In the digital age, it is easier than ever to voice one’s support for a cause or raise awareness about a particular issue, all it takes is the click of a button.
In the wake of the recent devastating earthquake in Nepal, Facebook gave users the option to donate to the International Medical Corps’ relief efforts. According to a Facebook post by CEO Mark Zuckerberg, over $10 million was raised by the Facebook community — in just two days.
Social media provides a platform to quickly support a cause without exerting much — if any — personal effort. This phenomenon has been labeled as “clicktivism,” or “slacktivism,” and has been widely criticized for creating an impression of support, rather than actual accomplishing anything for the cause.
Many critics point out that clicktivism satisfies the urge to respond to an issue, thus reducing eagerness to take further action.
However, according to a study conducted by Georgetown University’s Center for Social Impact Communication and Ogilvy Public Relations Worldwide, the truth is quite the contrary. Researchers found that Americans who promote causes using social media by creating posts, joining a group on Facebook or taking other similar actions, actually participate more in offline activist efforts than non-social media promoters.
“The presumption was that these individuals were replacing more ‘meaningful’ actions with simple clicks and shares. But what we found is that they’re actually supplementing—not replacing— actions like donating, volunteering and planning events,” Senior Associate Dean and Executive Director of the Center for Social Impact Communication Denise Keyes was quoted in the research report.
The study showed that so-called clicktivists are over four times as likely than non-social media promoters to encourage others to contact political representatives about an issue, twice as likely to volunteer time to a cause, more than twice as likely to participate in an event or a walk and just as likely to donate money.
It is unlikely that every user who donated to relief efforts in Nepal dedicated him- or herself to volunteering and staying informed about progress in the nation. But whether or not clicktivists take action offline, sharing a post inherently increases visibility and raises awareness, regardless of the amount of effort (or lack thereof) exerted by the “sharer” or “retweeter.” It is possible that a certain user does not accomplish anything further after pressing “share,” but that user’s friend might be scrolling through their newsfeed and be inspired to do more. Although using a hashtag and retweeting a human rights organization does not necessarily equate to action, the importance of such actions in rallying support for global issues cannot be diminished.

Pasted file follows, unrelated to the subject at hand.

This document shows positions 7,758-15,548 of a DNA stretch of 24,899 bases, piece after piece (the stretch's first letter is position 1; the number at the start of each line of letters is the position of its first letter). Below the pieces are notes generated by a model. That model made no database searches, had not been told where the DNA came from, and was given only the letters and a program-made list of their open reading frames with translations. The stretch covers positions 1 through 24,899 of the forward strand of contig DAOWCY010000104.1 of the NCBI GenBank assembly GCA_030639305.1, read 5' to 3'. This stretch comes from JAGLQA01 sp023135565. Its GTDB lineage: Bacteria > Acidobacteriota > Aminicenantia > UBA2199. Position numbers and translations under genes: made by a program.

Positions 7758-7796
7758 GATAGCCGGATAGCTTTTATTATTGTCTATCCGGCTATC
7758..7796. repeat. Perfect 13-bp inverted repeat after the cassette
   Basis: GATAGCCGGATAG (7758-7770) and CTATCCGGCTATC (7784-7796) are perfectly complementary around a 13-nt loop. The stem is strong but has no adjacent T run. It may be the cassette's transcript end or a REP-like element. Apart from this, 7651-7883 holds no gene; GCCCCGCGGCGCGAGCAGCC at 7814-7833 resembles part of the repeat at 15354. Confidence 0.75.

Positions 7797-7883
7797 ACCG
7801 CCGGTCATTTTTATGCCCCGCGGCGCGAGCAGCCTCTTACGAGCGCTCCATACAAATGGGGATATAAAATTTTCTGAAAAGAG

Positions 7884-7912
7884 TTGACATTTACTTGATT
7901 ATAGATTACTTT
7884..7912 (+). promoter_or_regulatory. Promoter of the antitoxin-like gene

It is not a new concept to use whatever tools necessary to mobilize supporters of a cause. Activism is a spectrum comprised of many levels of involvement and dedication. Whether it be signing a petition or putting money in a donation box while purchasing groceries, lower levels of commitment exist and have existed, regardless of their portrayal on the Internet.
Clicktivists should remember that while their online actions are definitely helpful, it should not suffice or constitute full-fledged activism. Therefore, clicktivists should push themselves to stay committed to issues that peak their interest. That is not to say that they should stop sharing, liking and retweeting. The benefits of those actions are immeasurable.
– Arin Kerstein